It’s one of those questions that comes up quite a lot.
What makes a good manager?
Of course it can mean different things to different people, but these are some thoughts I had on the subject.
A first day experience
Many moons ago I had my first day in my first job after graduating from college. Starchy collars and ties all round in the corporate suit world. Walking tall in my best suit I entered a large manufacturing facility and after the usual first day checks eventually I hit my desk. I was in mainframe Technical Support. Still wet behind the ears but the Technical Support team was the place to be back then.
A tap came on my shoulder. It wasn’t a team member. It wasn’t my boss. It was my boss’s boss. “Holy crap!”, this guy was literally God in the department if he said “No” it didn’t happen.
“Come with me, the National Director wants to see you in my office.”
With that single sentence, my sphincter started twitching. I hadn’t been there long enough to do anything wrong. Had I parked in the guy’s bay in the car park? I put my suit jacket back on and buttoned it, quickly flicking a piece of fluff off my right sleeve.
Technical Support was at the far end of the department from God’s office. I felt like I was doing the walk of shame through the department as the eyes made contact with mine, then quickly ducked down behind their respective screens.
By the time I got to God’s office I was terrified.
“Ah right. Sit down right there!” this towering guy in a dark blue pin-stripe suit ordered me. No introductions. I was now in the presence of the guy who God called God. ‘I’m done for. I won’t even get to visit the canteen at lunchtime’ I thought.
So God’s God sat opposite me at the table and said, “Right. I’m going to tell you how we do business here. I don’t give a shit how other people do business. This is how we do business.”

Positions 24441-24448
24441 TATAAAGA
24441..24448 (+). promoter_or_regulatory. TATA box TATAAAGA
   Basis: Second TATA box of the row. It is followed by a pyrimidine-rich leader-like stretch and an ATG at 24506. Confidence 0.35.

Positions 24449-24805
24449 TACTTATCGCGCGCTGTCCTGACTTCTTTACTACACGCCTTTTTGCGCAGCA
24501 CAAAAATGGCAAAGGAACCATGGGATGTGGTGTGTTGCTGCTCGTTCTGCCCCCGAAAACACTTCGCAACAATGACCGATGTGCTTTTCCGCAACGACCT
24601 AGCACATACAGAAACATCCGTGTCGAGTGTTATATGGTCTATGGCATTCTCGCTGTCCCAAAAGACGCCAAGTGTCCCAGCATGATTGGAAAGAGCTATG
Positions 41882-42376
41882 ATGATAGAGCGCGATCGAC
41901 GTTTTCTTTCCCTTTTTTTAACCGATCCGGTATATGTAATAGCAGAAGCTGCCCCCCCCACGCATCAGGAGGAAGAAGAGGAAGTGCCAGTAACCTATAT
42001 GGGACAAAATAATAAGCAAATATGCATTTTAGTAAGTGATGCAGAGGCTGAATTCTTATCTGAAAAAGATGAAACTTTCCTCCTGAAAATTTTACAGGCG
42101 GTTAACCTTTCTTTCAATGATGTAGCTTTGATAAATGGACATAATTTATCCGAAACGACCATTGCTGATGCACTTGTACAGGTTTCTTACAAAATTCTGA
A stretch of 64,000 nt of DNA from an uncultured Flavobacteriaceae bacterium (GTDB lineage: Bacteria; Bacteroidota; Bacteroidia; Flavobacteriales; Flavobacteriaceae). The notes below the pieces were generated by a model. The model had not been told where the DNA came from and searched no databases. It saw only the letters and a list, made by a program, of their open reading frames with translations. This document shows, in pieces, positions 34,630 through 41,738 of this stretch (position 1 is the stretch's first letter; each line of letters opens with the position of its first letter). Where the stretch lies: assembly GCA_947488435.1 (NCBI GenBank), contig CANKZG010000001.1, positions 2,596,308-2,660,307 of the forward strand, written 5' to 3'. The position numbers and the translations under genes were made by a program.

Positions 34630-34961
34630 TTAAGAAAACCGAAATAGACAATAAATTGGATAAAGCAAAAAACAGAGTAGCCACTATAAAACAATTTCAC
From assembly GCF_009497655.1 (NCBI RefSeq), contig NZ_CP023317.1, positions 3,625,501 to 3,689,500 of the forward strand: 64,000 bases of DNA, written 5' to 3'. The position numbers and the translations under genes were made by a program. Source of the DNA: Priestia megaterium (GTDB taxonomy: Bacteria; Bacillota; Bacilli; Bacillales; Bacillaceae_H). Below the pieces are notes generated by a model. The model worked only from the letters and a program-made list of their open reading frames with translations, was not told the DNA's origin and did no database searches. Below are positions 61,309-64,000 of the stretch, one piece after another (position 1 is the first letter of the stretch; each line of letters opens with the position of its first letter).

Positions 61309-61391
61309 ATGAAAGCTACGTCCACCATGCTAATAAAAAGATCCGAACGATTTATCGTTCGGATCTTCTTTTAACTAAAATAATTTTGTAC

I was mortified. I had gone through a sweary period before graduating and had been given stern warnings from family about moderating my language in the workplace.
God’s God went through the production and business flows and didn’t seem to draw breath for fifteen minutes.
He slapped the table with the flat of his hand and said the immortal line, “Right! Any questions?” As his hand made contact with the wood I jumped at the sound.
I paused for only a second but it seemed like a lifetime.
“This section here doesn’t seem to make sense” I said. I might as well tell the truth and get hung for a sheep as a lamb I thought.
“Are you telling me I’m talking rubbish?” God’s God asked aggressively.
I paused once more, “No. I am saying it doesn’t make sense to me. It goes around the houses when you could just go from that point there, to that point.”
I had barely finished speaking when God’s God scooped up the paper showing the production flow, screwed up into a ball and threw it against the wall.
“Excellent. You can come back tomorrow” God’s God told me with a huge grin on his face. “Always tell me the truth. Even if you think it is not what I want to hear. If you do that, I promise I will always back you up in public and only ever bollock you in private. If you ever screw up, I need to be the first to know so we can put things right quickly. Don’t ever shy away from telling the truth.”
With that I noticed God was now grinning like the proverbial Cheshire Cat.
I had made it.
I was in.
That man always stuck to his word. He was a rough diamond, but his people were the best people in the world. He would tell us that. He would tell his bosses that. More importantly he would tell his bosses that in front of us.
He never managed us. He facilitated. He fought the political battles that inevitably crop up in a multi-national corporation so we didn’t have to.
If he wanted us in at 3am on a Sunday morning, we would have been there and not even questioned why, such were his inspirational leadership skills.
I only hope he knew how well respected he was because I personally never got the chance to tell him.